US 4582052 A
A fibrous article is formed of a polymer composition which incorporates povidone-iodine and provides for its sustained release.
1. An intrauterine device having a tail thread, said tail thread comprising a polymeric-formed fiber for controllably dispensing povidone-iodine complex in which said fiber comprises a molded thread-like polymeric structure incorporating said povidone-iodine complex in a form adapted for sustained slow release therefrom.
2. A device as claimed in claim 1 wherein said polymeric-formed fiber is in monolithic form and in which said complex is dispersed in a polymer establishing said form.
3. A device as claimed in claim 2 wherein said polymer is selected from the group consisting of polyethylene, polypropylene, polycaprolactone, poly(Dl-lactide), and poly(L-lactide).
4. A device as claimed in claim 1 wherein said polymeric-formed fiber is in coaxial form and said complex is dispersed in one polymer establishing said form and is surrounded by another polymer establishing the rate of release therefrom.
5. A device as claimed in claim 4 wherein said one polymer is selected from the group consisting of polyethylene, polypropylene, polycaprolactone, poly(Dl-lactide), and poly(L-lactide).
6. A device as claimed in claim 1 wherein said polymeric-formed fiber is in coaxial form and one polymer forms a core and is surrounded by another polymer having said complex dispersed therein which forms a sheath around the core.
7. A device as claimed in claim 6 wherein said another polymer is selected from the group consisting of polyethylene, polypropylene, polycaprolactone, poly(Dl-lactide), and poly(L-lactide).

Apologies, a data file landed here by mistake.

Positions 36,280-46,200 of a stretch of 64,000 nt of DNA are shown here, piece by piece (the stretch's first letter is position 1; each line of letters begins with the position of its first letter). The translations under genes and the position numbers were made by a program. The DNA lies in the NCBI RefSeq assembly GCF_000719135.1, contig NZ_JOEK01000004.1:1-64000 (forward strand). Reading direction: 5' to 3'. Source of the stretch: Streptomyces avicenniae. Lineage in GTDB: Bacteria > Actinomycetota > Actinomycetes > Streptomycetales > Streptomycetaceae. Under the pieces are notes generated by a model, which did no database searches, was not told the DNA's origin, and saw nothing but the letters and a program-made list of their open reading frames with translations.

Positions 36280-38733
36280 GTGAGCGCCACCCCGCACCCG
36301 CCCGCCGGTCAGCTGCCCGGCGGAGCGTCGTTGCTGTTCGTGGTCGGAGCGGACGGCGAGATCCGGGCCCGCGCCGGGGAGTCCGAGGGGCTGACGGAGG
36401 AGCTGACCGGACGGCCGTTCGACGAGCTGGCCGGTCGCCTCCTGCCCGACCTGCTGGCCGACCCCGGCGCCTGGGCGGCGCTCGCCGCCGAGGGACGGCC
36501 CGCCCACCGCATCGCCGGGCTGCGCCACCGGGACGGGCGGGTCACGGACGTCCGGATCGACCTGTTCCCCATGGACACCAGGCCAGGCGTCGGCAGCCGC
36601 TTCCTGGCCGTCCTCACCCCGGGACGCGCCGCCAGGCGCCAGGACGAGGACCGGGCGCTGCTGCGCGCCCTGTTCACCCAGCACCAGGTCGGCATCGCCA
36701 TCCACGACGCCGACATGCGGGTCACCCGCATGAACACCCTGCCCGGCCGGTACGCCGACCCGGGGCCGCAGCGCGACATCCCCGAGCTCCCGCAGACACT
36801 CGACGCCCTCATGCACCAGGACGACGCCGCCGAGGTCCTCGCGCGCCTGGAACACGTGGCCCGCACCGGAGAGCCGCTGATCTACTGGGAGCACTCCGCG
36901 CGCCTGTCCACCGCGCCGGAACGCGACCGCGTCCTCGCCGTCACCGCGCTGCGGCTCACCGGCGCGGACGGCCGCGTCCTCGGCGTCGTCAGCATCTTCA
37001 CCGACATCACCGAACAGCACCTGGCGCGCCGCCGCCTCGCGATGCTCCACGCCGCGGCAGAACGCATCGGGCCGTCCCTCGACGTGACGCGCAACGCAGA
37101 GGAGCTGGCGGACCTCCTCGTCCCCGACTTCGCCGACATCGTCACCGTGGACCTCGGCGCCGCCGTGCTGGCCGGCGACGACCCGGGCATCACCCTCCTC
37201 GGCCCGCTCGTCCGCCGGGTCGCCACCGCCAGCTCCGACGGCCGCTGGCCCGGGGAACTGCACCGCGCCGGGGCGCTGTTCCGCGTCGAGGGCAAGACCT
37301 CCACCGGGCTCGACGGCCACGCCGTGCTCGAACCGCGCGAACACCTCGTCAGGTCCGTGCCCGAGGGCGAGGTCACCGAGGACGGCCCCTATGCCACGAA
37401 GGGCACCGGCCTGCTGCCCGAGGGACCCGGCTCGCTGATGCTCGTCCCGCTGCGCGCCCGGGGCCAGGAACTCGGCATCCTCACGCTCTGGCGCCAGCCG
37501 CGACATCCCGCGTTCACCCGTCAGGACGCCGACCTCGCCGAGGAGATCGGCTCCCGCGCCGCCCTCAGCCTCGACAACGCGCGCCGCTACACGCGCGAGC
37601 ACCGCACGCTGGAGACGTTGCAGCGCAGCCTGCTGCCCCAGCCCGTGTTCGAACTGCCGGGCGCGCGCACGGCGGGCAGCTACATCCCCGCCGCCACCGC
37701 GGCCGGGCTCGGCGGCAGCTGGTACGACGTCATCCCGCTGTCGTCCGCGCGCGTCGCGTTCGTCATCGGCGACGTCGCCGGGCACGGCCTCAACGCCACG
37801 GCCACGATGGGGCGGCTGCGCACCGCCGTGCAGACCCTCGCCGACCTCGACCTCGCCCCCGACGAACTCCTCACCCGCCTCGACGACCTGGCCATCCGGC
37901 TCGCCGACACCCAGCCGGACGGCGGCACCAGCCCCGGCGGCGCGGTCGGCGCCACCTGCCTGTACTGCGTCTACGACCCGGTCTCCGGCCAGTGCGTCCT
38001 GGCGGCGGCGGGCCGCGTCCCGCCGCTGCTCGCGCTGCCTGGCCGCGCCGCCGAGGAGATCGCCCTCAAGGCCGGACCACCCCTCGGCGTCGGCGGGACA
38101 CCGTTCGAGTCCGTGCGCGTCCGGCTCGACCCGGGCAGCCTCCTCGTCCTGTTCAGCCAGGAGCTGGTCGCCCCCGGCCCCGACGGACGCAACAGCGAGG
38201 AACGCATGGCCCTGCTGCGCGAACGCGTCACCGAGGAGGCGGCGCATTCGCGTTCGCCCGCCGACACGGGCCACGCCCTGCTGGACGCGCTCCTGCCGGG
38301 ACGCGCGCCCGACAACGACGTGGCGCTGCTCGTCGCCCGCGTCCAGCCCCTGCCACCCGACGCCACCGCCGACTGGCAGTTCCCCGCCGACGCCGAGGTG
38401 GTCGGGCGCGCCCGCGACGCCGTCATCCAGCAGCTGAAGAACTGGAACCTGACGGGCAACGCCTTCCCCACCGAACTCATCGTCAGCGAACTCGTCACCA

8. A device as claimed in claim 4 wherein said another polymer is nylon.
9. A device as claimed in claim 4 wherein said another polymer is polyester.
10. A device as claimed in claim 1 wherein said polymeric-structure incorporating said povidone-iodine is formed from a polymer selected from the group consisting of polyethylene, polypropylene, polycaprolactone, poly(Dl-lactide), and poly(L-lactide).
11. A device as claimed in claim 1 wherein said polymeric-formed fiber is in coaxial form and said complex is dispersed in one polymer establishing said form and is surrounded by the same said one polymer free of said complex and controlling the rate of release thereof.
12. An intrauterine device having a tail thread and said tail thread comprising a polymeric-formed fiber for controllably dispensing povidone-iodine complex in which said fiber comprises a molded thread-like monolithic solidified polymeric structure formed from a mixture of povidone-iodine complex and a polymer permeable to and having a melting point below the melting point of said povidone-iodine complex and having a molecular weight sufficiently high after said polymer and povidone-iodine complex are mixed, molded and solidified to maintain structural integrity in a solidified thread-like form and incorporating said povidone-iodine complex dispersed in said polymer after being molded in said solidified thread-like non-reservoired form and being adapted for sustained slow release therefrom.
13. A drug-dispensing tail thread in combination with an intrauterine implant, said thread comprising a polymeric-formed fiber for controllably dispensing povidone-iodine complex in which said fiber comprises a molded thread-like monolithic solidified polymeric structure formed from a mixture of a water soluble povidone-iodine complex having iodine organically bound to a polymer and a polymer permeable to and having a melting point below the melting point of said povidone-iodine complex and having a molecular weight sufficiently high after said polymer and povidone-iodine complex are mixed, molded and solidified to maintain structural integrity in a solidified thread-like form and incorporating said povidone-iodine complex dispersed in said polymer after being molded in said solidified thread-like form and being adapted for sustained slow release therefrom according to first order or pseudo zero-order kinetics.
This application is a continuation-in-part of applicants' copending patent application Ser. No. 360,918, filed Mar. 23, 1982, and entitled "Povidone-Iodine Dispensing Fiber"; now abandoned.
The invention relates to sustained release of a drug by means of a fibrous article containing the drug and adapted to be placed so as to treat a selected part of a living human or animal body.